The open system has created high performance, relatively low-cost hardware, and masses of third-party software
running on Microsoft operating systems.
Most people tend to take the “open system is good” attitude with them to work. When their work involves manufacturing or processing, consumer-side assumptions should stop at the entrance of the plant. Once across that threshold, openness equates to general purpose, and closed — dedicated — means lowest lifecycle cost and highest performance.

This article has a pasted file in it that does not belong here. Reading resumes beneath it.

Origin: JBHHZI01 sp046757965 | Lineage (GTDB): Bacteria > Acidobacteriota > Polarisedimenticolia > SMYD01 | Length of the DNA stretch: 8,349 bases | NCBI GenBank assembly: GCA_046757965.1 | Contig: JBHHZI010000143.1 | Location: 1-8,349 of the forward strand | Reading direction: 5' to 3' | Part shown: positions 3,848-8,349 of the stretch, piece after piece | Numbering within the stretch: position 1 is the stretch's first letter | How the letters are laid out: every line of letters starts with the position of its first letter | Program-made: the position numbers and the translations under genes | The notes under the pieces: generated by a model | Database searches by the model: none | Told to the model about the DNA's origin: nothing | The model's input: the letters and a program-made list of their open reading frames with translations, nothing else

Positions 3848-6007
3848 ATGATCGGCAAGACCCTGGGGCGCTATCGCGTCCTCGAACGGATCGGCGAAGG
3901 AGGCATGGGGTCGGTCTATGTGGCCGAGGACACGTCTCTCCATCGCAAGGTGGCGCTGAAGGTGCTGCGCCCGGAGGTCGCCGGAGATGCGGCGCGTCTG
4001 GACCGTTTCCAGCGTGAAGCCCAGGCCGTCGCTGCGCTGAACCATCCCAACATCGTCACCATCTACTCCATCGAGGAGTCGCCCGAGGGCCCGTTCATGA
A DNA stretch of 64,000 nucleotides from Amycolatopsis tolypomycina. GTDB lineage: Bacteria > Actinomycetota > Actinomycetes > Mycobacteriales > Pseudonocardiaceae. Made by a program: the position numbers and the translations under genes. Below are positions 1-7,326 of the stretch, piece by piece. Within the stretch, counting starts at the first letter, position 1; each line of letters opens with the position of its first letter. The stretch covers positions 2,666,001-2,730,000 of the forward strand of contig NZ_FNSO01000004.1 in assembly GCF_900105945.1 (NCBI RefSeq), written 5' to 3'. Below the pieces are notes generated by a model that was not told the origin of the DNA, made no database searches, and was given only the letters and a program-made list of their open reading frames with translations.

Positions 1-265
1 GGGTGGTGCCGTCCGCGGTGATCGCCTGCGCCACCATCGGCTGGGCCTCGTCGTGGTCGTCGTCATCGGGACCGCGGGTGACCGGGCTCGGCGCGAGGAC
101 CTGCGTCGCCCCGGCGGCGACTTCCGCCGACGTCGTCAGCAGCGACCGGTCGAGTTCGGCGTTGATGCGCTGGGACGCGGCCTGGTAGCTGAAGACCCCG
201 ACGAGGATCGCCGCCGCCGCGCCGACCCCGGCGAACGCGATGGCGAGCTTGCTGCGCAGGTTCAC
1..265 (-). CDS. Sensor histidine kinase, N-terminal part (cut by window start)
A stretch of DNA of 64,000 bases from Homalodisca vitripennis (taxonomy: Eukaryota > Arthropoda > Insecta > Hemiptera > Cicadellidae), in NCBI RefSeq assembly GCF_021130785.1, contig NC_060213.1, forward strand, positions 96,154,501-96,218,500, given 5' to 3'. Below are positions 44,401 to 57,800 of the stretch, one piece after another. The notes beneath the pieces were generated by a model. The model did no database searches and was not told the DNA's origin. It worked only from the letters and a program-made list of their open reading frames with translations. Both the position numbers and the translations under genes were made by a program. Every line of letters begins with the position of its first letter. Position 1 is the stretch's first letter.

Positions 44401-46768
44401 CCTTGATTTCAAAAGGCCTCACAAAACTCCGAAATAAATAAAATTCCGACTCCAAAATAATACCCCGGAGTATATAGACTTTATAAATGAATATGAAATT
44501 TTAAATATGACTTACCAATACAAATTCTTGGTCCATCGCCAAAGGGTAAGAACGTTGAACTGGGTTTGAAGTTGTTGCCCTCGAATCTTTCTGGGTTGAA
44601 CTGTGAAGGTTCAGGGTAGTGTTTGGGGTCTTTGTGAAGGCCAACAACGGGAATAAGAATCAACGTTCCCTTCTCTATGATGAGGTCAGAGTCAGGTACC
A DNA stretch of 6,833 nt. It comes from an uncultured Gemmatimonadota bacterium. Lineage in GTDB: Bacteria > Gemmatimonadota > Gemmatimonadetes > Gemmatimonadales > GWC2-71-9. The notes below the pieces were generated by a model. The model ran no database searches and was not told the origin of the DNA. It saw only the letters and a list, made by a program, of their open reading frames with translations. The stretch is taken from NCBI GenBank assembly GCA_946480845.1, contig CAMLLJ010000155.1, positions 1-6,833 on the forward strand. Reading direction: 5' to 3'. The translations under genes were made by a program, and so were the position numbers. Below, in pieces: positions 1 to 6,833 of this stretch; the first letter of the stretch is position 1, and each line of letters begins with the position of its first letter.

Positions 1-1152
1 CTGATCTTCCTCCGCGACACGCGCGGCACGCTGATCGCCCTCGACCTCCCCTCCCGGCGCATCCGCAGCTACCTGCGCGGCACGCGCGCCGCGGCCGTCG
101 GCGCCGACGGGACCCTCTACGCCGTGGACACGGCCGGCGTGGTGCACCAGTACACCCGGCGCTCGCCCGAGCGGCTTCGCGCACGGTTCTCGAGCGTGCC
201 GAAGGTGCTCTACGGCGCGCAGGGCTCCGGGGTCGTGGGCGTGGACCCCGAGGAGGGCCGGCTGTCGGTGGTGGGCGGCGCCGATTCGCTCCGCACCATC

To understand the reasons for this shift in the relative merits of open versus closed, it is important to first of all describe the technical differences in today’s industrial operator interface products. Then it will be easier to determine which operator interface products are right for an application on a machine, line, plant, or for the enterprise.